After this article was published in February 2021, the Employee Retention Tax Credit was expanded for the entirety of 2021. Then, the Infrastructure Investment and Jobs Act, signed into law on November 15, 2021, set the ERTC to expire at the end of the third quarter of 2021. Read more about the tax provisions in the infrastructure bill here.
One of the big highlights of the Consolidated Appropriations Act, 2021 is the expansion and extension of the Employee Retention Tax Credit (ERTC). This change is significant because now, under the new law, some businesses can take advantage of both the Paycheck Protection Program (PPP) and the ERTC — as long as there is no double dipping with the same funds.
The ERTC and the changes brought about by the CAA, 2021 are complex and nuanced. In this article we’ll focus on how your business may be able to claim the tax credit even if you already received a PPP loan.
A Look Back at the Original ERTC Under the CARES Act
First, we need to look back at the origin of the ERTC. Created under the CARES Act, which was signed into law on March 27, 2020, the ERTC encouraged businesses to keep employees on their payroll and continue providing medical benefits during the pandemic.
Businesses that were either partially or fully closed by a COVID-19 lockdown order, or in any quarter of 2020 had gross receipts of less than 50% of gross receipts for the same quarter in 2019, could take advantage of the ERTC.
Both for-profit and tax-exempt organizations could claim the 50% tax credit, which was capped at $5,000 for up to $10,000 of qualified wages paid between March 13 and December 31, 2020 per employee.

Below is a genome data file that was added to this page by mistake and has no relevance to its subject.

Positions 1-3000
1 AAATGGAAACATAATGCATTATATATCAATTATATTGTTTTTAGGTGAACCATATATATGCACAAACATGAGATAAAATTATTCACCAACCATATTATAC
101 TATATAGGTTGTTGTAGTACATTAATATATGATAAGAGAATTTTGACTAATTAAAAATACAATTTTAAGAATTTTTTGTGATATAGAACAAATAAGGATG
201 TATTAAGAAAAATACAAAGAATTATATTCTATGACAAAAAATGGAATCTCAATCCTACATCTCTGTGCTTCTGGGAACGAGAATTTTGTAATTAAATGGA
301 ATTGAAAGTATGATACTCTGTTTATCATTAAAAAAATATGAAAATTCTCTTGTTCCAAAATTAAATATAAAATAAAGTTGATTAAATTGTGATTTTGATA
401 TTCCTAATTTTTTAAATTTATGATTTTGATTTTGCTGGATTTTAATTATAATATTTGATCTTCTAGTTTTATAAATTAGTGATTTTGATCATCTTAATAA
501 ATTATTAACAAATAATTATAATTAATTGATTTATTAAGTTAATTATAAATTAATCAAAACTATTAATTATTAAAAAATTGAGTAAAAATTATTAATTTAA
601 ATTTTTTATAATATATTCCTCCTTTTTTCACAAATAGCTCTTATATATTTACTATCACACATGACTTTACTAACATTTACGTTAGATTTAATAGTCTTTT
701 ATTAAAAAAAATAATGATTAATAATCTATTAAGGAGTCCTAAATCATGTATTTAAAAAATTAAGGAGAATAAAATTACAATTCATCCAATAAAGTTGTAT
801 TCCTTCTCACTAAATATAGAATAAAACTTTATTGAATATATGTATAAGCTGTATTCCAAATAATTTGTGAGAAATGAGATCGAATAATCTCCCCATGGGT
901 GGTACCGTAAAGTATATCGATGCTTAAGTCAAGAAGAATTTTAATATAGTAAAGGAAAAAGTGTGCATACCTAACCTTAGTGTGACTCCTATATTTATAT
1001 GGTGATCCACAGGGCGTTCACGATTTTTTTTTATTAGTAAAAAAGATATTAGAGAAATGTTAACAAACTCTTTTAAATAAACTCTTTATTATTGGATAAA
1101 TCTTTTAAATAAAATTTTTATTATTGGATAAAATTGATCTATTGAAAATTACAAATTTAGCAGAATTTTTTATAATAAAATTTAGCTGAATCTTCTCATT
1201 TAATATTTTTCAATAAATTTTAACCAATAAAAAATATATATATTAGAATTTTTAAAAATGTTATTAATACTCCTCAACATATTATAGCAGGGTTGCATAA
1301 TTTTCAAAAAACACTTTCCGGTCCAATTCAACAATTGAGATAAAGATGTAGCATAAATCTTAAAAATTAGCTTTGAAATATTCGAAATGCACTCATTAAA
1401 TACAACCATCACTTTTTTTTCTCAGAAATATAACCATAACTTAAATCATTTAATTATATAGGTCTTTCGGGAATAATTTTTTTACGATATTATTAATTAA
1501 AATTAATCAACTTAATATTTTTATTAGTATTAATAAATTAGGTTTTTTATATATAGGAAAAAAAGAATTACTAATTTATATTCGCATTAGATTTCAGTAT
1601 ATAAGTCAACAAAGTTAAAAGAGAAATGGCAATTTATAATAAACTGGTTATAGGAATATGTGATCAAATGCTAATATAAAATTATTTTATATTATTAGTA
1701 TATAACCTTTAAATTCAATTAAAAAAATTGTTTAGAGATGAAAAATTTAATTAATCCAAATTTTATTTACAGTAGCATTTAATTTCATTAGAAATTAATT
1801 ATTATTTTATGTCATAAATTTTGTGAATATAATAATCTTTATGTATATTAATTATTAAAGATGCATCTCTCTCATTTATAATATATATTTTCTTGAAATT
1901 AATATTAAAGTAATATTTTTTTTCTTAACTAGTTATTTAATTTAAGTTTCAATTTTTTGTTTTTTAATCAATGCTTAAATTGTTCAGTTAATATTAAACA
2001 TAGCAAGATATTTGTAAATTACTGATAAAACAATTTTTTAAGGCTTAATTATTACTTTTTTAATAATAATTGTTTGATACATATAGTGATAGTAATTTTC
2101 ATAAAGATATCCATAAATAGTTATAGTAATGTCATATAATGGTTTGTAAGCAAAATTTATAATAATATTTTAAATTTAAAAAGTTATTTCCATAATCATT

With regard to the Paycheck Protection Program, any organization that received a PPP loan was simply ineligible to receive the Employee Retention Tax Credit.
How the ERTC Is Expanded Under the CAA, 2021
The Consolidated Appropriations Act, 2021, signed into law by President Trump on December 27, 2020, expanded and extended the ERTC.
Under the CAA, 2021, the credit amount was increased to 70% (up from 50%) of qualified wages, for each of the first two quarters in 2021 which results in a maximum tax credit of $14,000 per employee. In addition, you only need to show a decline in revenue of more than 20% (instead of 50%) for the first two quarters in 2021.
Now let’s talk about PPP loans and the Employee Retention Tax Credit under the new law. This is a significant change that will be helpful to many businesses.
Both for-profit and tax-exempt organizations that received a PPP loan are now eligible to claim the tax credit, as long as the credit is not claimed for wages that were paid with proceeds from a PPP loan that’s been forgiven. In other words, there can be no double dipping.
ERTC Eligibility Period Is Extended
The new law extended the ERTC availability to June 30, 2021 (extended from December 31, 2020). The new rules surrounding the expanded ERTC, specifically in regards to PPP as noted above, are now retroactive for the original ERTC qualification period (March 13 - December 31, 2020).
That’s really good news for employers that took PPP loans. If you received a PPP loan in 2020 and paid qualified wages in excess of the amount of the forgiven PPP loan to pay wages, you can file an amended employment tax return to claim the credit for 2020, as long as you are otherwise eligible for the credit.
For example, let’s say your business received a PPP loan in the amount of $100,000 in 2020. You used the PPP loan for payroll costs between May and July 2020. In April due to a government shutdown, you were forced to close your business but you still paid your three employees $4,000 each. In this case you would be eligible to file an amended payroll tax return to receive a tax credit of $6,000
As we said, the expanded ERTC is complex and has many provisions that we haven’t covered here.
Contact our tax department here or call 800.899.4623 to learn whether your business can claim the Employee Retention Tax Credit.